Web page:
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Mississippi governor: Jackson water pressure restored

Jackson's mayor warned the city will still be "in an emergency" even after water is restored because "that is the fragile state of our water treatment facility.”
Credit: AP
Jim Craig, with the Mississippi State Department of Health, left, leads Jackson Mayor Chokwe Antar Lumumba, Deanne Criswell, FEMA administrator, and Mississippi Gov. Tate Reeves, at the City of Jackson's O.B. Curtis Water Treatment Facility in Ridgeland, Miss., Friday, Sept. 2, 2022.

JACKSON, Miss — Mississippi Governor Tate Reeves announced Monday that water pressure had been restored to the city of Jackson after "historic and unprecedented steps" by the state.

"Today, some seven days later, I'm very happy to report that we have returned water pressure to the city. The tanks are full or filling. There are currently zero water tanks at low levels," he said.

The governor added that after the bad water had been flushed out, he hoped Jacksonians would have access to clean water and that investigative testing would resume.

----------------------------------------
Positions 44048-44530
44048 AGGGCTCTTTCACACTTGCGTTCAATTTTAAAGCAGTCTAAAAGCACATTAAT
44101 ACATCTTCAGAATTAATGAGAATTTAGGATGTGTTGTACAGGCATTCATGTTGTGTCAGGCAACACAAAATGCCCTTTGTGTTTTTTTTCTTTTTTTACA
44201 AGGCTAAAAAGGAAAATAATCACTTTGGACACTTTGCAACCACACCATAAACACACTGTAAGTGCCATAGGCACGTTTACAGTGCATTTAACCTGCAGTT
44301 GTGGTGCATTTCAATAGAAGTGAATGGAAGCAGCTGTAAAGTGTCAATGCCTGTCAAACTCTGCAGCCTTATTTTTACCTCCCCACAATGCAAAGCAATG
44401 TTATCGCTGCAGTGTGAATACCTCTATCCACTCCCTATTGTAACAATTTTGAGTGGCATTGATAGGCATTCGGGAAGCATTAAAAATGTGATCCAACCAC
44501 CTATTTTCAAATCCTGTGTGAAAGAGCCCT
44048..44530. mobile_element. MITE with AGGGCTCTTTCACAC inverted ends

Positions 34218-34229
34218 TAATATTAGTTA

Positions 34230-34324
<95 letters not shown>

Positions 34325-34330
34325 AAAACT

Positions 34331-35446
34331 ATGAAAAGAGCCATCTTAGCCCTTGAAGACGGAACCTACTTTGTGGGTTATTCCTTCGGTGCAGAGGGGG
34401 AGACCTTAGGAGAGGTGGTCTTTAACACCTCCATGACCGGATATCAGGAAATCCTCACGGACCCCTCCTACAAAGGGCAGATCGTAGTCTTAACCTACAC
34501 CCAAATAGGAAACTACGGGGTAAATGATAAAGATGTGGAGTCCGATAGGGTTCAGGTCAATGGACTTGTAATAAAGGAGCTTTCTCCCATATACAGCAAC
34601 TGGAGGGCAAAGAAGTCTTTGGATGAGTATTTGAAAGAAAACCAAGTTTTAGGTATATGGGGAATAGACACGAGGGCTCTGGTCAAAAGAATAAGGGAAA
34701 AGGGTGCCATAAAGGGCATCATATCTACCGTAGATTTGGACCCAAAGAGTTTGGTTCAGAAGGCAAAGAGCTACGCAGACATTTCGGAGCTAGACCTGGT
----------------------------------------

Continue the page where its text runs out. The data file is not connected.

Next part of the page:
Meanwhile, he warned "there may be more bad days in the future" as the underlying issues of the city's water system still remained.

Jackson officials had announced Sunday that water pressure was restored to most of the city's customers.

The boil notice will continue until the city reports two rounds of clear samples. In the meantime, residents should use bottled water or water boiled for one minute and then cooled for “drinking, making ice, brushing teeth, washing dishes, and food preparation,” according to the city's website.

Torrential rains and flooding of the Pearl River exacerbated problems at the city's treatment plant, leading to a drop in pressure throughout the city, where residents were already under a boil-water order due to poor quality.

As water pressure is restored, some officials fear the increase could break aging pipes.

Jackson Mayor Chokwe Antar Lumumba said on a Sunday morning news show that the city is “a matter of days” away from water fit for consumption. Despite the gains, Lumumba said that Jackson is “still in an emergency."

The city “will be in an emergency even as the water is restored to every home, and even as the boil water notice is lifted, because that is the fragile state of our water treatment facility,” Lumumba said in an appearance on ABC's “This Week."

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